As I mentioned in the original post, his sons have hadthe watch for some time but weren’t sure on how to approach the restoration andwere also not really getting around to it. With a lot of migration thathappened in my extended family, particularly my parents’ generation, we don’thave many family heirlooms. This one should be a great start.

 

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It should be a lovely heirloom when serviced, one thing, have the case and bracelet cleaned by all means but please don't let anyone polish it, it would ruin a very good watch.

Matt


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It's in great condition, a clean and service will do wonders. If it was up to me I'd replace the crystal, but not the crown.

The back looks in great condition, my only question on the dial is the font used for "Seamaster" the later examples like mine and v8chrono's are slightly different but they're also produced after yours (mine is a 1639xxxx serial cal. 471, so 1958).
 

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A simple service is all it needs, seeing you are in Canada I would send it to Al of Archer watch repairs ArcherWatches.ca he as a great reputation in the watch community esp Omega forum he will do the work that only needs, he may charge more then other local guys but you are having someone with an account with Omega with years of knowledge. I am sure he will be busy but I would wait.
 

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A simple service is all it needs, seeing you are in Canada I would send it to Al of Archer watch repairs ArcherWatches.ca he as a great reputation in the watch community esp Omega forum he will do the work that only needs, he may charge more then other local guys but you are having someone with an account with Omega with years of knowledge. I am sure he will be busy but I would wait.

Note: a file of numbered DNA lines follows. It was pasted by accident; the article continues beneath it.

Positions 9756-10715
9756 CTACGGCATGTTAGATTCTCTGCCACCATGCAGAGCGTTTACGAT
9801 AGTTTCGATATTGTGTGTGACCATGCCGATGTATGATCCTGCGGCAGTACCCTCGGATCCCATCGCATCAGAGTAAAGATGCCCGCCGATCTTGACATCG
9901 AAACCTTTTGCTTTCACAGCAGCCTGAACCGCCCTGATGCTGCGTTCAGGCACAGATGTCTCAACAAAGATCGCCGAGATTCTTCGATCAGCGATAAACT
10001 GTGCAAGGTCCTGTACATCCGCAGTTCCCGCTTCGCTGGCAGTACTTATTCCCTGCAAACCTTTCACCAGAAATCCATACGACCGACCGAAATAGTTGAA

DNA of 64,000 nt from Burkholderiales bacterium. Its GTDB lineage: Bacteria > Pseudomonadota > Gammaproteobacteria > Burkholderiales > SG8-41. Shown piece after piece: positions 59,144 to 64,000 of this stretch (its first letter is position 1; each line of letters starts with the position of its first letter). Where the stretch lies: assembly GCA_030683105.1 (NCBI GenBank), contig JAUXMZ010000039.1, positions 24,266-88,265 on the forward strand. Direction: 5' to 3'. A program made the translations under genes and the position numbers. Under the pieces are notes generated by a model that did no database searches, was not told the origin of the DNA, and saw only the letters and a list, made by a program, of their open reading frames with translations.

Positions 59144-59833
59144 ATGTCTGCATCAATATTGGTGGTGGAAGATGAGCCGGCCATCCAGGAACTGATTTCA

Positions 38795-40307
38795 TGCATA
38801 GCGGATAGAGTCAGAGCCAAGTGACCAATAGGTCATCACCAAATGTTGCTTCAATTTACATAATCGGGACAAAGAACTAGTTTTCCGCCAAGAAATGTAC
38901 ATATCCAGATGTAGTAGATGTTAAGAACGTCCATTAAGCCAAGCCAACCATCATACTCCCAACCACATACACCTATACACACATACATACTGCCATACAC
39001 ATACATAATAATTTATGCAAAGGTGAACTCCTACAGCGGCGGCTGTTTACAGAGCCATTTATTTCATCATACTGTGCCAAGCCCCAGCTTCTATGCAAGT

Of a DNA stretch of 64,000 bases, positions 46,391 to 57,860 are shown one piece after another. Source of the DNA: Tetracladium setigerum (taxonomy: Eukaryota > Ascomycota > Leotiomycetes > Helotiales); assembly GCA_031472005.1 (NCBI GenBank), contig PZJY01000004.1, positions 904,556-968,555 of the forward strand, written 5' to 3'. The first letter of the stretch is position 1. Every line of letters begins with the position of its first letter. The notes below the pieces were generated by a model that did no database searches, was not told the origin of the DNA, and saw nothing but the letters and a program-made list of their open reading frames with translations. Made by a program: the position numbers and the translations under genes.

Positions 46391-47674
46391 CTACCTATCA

Hi Joe,

I recently contacted AI and he was not taking work at the moment - too busy with the backlog!! That said, as we are in the Uk, it may have been more hassle than someone more local!

But as you say... could be worth the wait!
 

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Hi Sparctser not been in this forum for awhile hope you are ok and have you all those trench watches ?
Cutting down and consolidating... having 20+ trench watches led to a ever constant service cycle... 3 or 4 choice ones remain! Actual bought a few Omegas (new/old) with the money made from sales... hope all is good with you and I can see the forum is still ticking along nicely!!
 
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May I advise Bob Ridley, he is in the US but does a very good job.
 
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Discussion Starter · #18 ·
It's in great condition, a clean and service will do wonders. If it was up to me I'd replace the crystal, but not the crown.

The back looks in great condition, my only question on the dial is the font used for "Seamaster" the later examples like mine and v8chrono's are slightly different but they're also produced after yours (mine is a 1639xxxx serial cal. 471, so 1958).
Thanks for sharing your thoughts. I would certainly keep the crown if it were original, but it is not even an Omega crown. I guess back then some variety in fonts may have been a bit normal. I'll poke around on this.


It should be a lovely heirloom when serviced, one thing, have the case and bracelet cleaned by all means but please don't let anyone polish it, it would ruin a very good watch.

Matt
Absolutely. I don't dabble much in vintage, but I do know that!

Joe, Sparcster & everyone else, my first choice was definitely Al, but I've been in touch with him and have heard the same, that he can't currently take this on. The fellow who will be doing it is an experienced and passionate watchmaker with lots of vintage experience, so I'm happy enough.

And alas, the folks at Omega weren't really too helpful. They offered to attempt to provide an extract from their archives for $155 CAD plus shipping and tax, but not much else.

I'll keep you all apprised as to when it goes in for restoration.